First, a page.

The plague changed the social and economic patterns and paralyzed societies. For the relation between the parishioners and the church the plague was like a cold shower. In a society where the final refuge to all problems was in religion, no prayer, no beads, no worship and no flagellation had any effect in the face of this invisible slayer. The epidemic gave rise to cynicism toward religious officials who could not keep their promise of healing the victims and exorcising the disease. The clerics were dying alongside the laymen, without any discrimination. No one was capable to cure it or even to reasonably explain its causes. For the scourged population the message of the events was very clear: God turned away from mankind. The impossibility of the clergy to explain, to cure or to chase away the disease advantaged the heretic movements, which claimed that the fail of the prayer was due to the corruption of the church.334

After 1350 European culture became morbid, dominated by pessimism, and the art darkened, insisting on the image of death. All communities touched by the plague experience similar terrifying scenes, as if Hell itself descended upon the earth. In the introduction to the Decameron Giovanni Boccaccio offers a vivid picture of the destruction caused in Florence by this terrible malady, ascribing it to the configuration of the stars or divine wrath. Likewise, the personal notes of Agnolo di Tura describe occurrences from the city of Siena of a dreadful cruelty:

Father abandoned child, wife husband, one brother another; for the illness seemed to strike through breath and sight. And so they died. And no one could be found to bury the dead for money or friendship. Members of a household brought their dead to a ditch as best they could, without priest, without divine offices. Great pits were dug and piled deep with the multitude of dead. And they died by the hundreds, both day and night. And as soon as those ditches were filled, more were dug. ... And I, Agnolo di Tura, called the Fat, buried my five children with my own hands. And there were also those who were so sparsely covered with earth that the dogs dragged them forth and devoured many bodies throughout the city. There was no one who wept for any death, for all awaited death. And so many died that all believed it was the end of the world.335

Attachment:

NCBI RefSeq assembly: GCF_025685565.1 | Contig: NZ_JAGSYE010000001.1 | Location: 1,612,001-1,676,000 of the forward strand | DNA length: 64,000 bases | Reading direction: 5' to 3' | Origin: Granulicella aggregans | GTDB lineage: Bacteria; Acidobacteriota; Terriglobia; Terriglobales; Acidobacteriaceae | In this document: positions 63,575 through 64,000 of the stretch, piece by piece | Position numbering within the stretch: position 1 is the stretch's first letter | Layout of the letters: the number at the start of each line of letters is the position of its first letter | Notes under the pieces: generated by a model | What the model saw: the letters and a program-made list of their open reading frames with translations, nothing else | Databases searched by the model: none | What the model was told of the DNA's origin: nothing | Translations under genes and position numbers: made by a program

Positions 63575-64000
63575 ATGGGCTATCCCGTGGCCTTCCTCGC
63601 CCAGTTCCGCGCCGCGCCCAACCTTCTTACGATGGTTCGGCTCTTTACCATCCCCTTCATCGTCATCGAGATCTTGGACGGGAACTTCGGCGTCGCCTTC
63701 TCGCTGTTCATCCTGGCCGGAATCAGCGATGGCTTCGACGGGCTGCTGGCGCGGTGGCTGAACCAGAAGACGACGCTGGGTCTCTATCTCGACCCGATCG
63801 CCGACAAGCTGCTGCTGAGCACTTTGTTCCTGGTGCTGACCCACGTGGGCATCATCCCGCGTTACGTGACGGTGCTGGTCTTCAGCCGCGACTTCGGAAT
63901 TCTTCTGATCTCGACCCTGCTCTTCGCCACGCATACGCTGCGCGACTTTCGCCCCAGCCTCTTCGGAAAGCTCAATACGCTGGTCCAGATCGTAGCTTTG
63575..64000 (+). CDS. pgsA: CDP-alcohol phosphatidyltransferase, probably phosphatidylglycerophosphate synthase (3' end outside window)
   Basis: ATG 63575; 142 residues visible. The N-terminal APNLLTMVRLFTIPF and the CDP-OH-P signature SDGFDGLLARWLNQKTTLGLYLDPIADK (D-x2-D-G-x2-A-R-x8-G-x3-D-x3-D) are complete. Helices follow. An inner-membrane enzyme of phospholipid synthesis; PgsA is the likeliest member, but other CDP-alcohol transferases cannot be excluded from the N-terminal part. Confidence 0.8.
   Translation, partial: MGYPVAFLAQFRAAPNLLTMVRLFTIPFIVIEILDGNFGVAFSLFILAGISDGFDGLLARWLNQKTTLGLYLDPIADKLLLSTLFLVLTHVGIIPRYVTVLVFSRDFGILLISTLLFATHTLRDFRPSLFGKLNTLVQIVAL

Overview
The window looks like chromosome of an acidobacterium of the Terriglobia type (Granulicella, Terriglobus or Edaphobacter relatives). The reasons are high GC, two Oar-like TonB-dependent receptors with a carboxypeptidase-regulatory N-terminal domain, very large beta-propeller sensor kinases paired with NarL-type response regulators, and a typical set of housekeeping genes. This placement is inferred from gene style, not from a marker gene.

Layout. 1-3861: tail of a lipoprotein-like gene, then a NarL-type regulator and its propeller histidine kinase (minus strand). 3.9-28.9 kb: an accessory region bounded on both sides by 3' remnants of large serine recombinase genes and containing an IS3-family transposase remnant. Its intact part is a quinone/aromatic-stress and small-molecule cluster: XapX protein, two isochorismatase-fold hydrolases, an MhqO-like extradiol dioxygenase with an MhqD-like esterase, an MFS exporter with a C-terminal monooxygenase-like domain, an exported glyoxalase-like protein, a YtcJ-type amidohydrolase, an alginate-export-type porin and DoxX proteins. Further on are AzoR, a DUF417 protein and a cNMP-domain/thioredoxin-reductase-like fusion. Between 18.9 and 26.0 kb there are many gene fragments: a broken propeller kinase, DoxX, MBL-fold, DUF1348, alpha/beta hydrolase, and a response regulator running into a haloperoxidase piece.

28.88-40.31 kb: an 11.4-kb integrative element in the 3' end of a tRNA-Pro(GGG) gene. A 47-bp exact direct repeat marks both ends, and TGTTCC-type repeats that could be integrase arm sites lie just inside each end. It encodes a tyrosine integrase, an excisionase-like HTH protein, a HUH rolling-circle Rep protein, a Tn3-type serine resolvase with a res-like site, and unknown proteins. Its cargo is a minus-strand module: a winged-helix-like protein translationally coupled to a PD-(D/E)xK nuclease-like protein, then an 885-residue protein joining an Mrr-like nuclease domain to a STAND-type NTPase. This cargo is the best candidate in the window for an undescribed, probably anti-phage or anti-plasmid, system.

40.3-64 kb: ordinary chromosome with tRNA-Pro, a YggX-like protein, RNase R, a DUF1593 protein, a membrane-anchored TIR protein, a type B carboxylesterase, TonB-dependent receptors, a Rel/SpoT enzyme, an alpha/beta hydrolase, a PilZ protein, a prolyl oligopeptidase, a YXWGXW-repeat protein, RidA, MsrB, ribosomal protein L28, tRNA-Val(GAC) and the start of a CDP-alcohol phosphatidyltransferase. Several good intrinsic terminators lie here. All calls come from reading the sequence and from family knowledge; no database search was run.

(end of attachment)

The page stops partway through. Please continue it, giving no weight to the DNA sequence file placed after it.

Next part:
The letter of the musician Louis Heyligen of Beerigen portrays a similar situation in the city of Avignon:

Because of the growing strength of this disease it has come to pass that, for fear of infection, no doctor will visit the sick (not if he were to be given everything the sick man owns), nor will the father visit the son, the mother the daughter, the brother the brother, the son the father, the friend the friend, the acquaintance the acquaintance, not anyone a blood relation – unless, that is, they wished to die suddenly along with them, or to follow them at once. And thus an uncountable number of people died without any mark of affection, piety or charity ... To be brief, at least half the people of Avignon died; for there are now within the walls of the city more than 7,000 houses where no one lives because everyone in them has died, and in the suburbs one might imagine that there is not one survivor. ... In Marseilles all the gates of the city save for two posterns were closed, for there four out of five people died. Nor did it help to flee, for it was believed that flight to healthier air only meant that people died more quickly. ... for fear of death men do not speak with anyone whose kinsman or kinswoman has died, because it has often been observed that when one member of a family dies, almost all the rest follow. And it is the common report among ordinary people that the sick are treated like dogs by their families – they put food and drink next to the sick bed and then flee the house. ... Priests do not hear the confessions of the sick, or administer the sacraments to them. Everyone who is still healthy looks after himself. ... They say that in the three months from 25 January to the present day, a total of 62,000 bodies was buried in Avignon.336